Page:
Crash Course: Hip Hop
Hip hop dance is getting more watered down by the day, according to teacher/choreographer Kennis Marquis, and it makes him
mad. "These days, people are mixing hip hop with ballet and jazz," he says. "They're doing this stiff, robotic, drill-team,
cheerleading type of thing, and that's not what hip hop is."
So what is it? Ask five different dancers to describe the technique, and you'll get five different answers. One thing everyone
seems to agree on, though, is that today's dancers don't know the history of hip hop, and it shows in how they move. While hip
hop has yet to be codified and documented as thoroughly as older genres like ballet, there are a few milestones that veteran
dancers typically cite when they talk about the past: Around 1970, a Los Angeles street dancer named Don Campbell invented
the Campbell lock, or locking, as it became known. In 1977, the Electric Boogaloos dance group emerged in Fresno; that same
year, on the other side of the country, the Bronx's Rock Steady Crew formed and went on to appear in films including Wild Style
and Beat Street. Many of the original members of both crews have remained active in the dance world, teaching workshops
internationally and choreographing for music videos, dance companies, and more.
Hip hop, and especially breaking, gained more widespread popularity in the '80s, thanks to films like Flashdance and the advent
of MTV. These days, the Philadelphia-based company Rennie Harris Puremovement is taking hip hop to a new theatrical level
with full-length narrative works like Rome and Jewels, a hip hop treatment of Shakespeare's tale. Harris has also taken some of
hip hop's innovators on the road with The Legends of Hip Hop tour.
Hip hop dancers have long created new styles by building on older ones, and have often taught themselves by watching movies,
music videos, and other dancers, rather than by taking studio classes. Despite their differences, the styles are connected by the
music, plus a low-slung center of gravity that comes from African dance roots, and some shared basic steps. Many steps don't
have specific names; in class, teachers might speak generally of jumps and turns or use imagery to evoke how a step-should
look. Hip hop training relies less on specific exercises than on strength training, flexibility, and learning to isolate and move body
parts independently from the rest of the body.
WHACKING Shane Sparks, who teaches at Millennium Dance Complex in Los Angeles and choreographed for the film You Got
Served and the T.V. show So You Think You Can Dance, describes it as quick arm movements done around the head in a
circular motion, similar to the voguing style showcased in the documentary Paris Is Burning and Madonna's Vogue video. It's
more often found in dance clubs than on stages.
KRUMPING Aggressive, sometimes confrontational movements centered around the torso and hips, with big traveling steps
and sudden jumps or slides to the floor (as in David LaChapelle's film Rize). "It's whatever you feel at the moment," Sparks
says. "The beautiful thing about krumping is that you can never do it wrong if you express yourself honestly. It's taking pain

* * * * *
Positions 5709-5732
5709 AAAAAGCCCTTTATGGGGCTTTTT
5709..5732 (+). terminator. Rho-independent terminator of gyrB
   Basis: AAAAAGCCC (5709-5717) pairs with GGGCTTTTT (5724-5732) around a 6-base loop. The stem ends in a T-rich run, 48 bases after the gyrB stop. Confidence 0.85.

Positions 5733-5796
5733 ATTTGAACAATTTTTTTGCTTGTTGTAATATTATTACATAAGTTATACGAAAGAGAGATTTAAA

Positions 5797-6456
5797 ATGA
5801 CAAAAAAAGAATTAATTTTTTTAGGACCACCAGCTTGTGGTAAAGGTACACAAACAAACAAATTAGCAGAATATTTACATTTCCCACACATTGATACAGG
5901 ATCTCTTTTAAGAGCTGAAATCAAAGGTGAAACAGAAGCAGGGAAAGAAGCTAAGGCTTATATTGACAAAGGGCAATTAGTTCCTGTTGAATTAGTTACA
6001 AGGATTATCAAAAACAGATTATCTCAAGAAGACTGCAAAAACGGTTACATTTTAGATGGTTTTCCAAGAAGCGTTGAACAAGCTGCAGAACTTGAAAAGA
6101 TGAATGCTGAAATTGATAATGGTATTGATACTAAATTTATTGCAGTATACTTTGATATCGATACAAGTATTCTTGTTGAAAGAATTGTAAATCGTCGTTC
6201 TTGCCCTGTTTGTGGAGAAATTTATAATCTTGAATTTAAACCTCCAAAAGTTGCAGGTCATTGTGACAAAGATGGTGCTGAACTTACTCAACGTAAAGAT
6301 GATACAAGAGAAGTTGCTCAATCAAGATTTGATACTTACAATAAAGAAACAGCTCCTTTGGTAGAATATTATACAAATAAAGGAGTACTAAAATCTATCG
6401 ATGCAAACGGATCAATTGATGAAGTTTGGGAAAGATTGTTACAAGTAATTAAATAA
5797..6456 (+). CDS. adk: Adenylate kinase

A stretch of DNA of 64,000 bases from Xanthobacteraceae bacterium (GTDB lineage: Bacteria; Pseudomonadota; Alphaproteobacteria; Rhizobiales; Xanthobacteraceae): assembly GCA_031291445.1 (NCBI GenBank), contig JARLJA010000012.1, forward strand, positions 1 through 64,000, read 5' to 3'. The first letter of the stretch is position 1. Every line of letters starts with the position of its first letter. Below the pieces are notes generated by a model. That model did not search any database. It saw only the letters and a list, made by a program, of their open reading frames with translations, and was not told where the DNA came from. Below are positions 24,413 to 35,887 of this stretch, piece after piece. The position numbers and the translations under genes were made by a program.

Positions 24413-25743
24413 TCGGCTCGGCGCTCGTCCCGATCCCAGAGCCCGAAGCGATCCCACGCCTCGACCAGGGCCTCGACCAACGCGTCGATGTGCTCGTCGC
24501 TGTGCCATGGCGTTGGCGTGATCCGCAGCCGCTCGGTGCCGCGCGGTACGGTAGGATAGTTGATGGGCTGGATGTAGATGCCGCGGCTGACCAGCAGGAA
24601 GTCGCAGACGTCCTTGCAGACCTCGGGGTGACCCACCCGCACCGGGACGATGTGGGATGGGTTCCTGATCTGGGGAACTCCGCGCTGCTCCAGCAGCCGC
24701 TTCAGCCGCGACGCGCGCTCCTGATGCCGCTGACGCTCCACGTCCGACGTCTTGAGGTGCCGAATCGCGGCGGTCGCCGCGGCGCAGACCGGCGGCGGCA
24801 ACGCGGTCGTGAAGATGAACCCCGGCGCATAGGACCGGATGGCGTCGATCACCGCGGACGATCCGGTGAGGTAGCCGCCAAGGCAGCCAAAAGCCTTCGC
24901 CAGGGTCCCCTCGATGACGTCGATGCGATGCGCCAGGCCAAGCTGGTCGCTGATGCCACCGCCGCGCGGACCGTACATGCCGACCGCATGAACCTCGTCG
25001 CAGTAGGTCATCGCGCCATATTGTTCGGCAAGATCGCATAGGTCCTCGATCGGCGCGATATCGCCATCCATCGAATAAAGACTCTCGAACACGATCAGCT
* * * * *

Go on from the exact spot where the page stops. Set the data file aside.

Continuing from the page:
and anger and releasing it in a crowd." He and Marquis, also a teacher at Millennium, characterize clowning (which is less
aggressive and has more of a comedic edge) as an element of krumping.
POPPING Unlike krumping and clowning, which Sparks describes as more of an expression of personal style, popping and
locking involve technique that can be taught. It has to do with quick isolations centered on particular body parts, Marquis says,
and how to contract and control them. A leg isolation, might involve "a snapping of the leg backward, tensing the muscle as if
you're about to lift something really heavy," says Sparks. "That's the accent, that snap." Along with the legs, the shoulders and
chest are typically popped.
LOCKING A more fluid movement than popping, it's also looser and more comedic. It can also be bouncy and clownlike, with
fingers pointed out or hands smacking together. Popping and locking are sometimes done together--they both involve isolations
and quick, even jerky, movement.
BREAKING "It's making your body do contorted movements that you shouldn't do," Sparks says. "It's doing the craziest thing
you can without getting hurt, and the more creative you get, the doper you are." Basics include floor spins supported on various
body parts, such as the windmill (a back spin), plus freezes (sudden movement stops and holds) and the six-step, a kind of
semi-circle bob and weave where dancers push their chest, hips, and arms forward and back (almost like a chest pop) while
their feet make a grapevine-type pattern.
FREESTYLING Hip hop improv, a skill dancers develop over time rather than learn in class. Marquis calls it a dancer's resume,
because it shows technique, creativity, musicality, and personality. People who don't work on freestyling often look like they're
counting rather than dancing full out. A good way to approach freestyling, Sparks says, is to pick out a single element in the
music--the horns, a snare drum--and use that as a movement guide.
Marquis and Sparks also offer some advice about hip hop technique as a whole:
• The closer you are to the ground, the more control you have over the movement.
• Much of hip hop involves isolations, so you have to know how to move each part individually--that knowledge will help you
move better as a whole later on.
• Focusing on the music helps you know what accents to hit.
• Engage your brain along with your body. Visualize where the steps are coming from: "A chest pop comes from the heart,"
says Sparks. "When I'm doing the wave, I'm picturing slithering through a tunnel. If I stomp the ground, it's not just a move.
I'm stomping like I'm shaking the earth. It's not just how I move my body, it's what I'm thinking."
By Heather Wisner
Dance Magazine, October 2007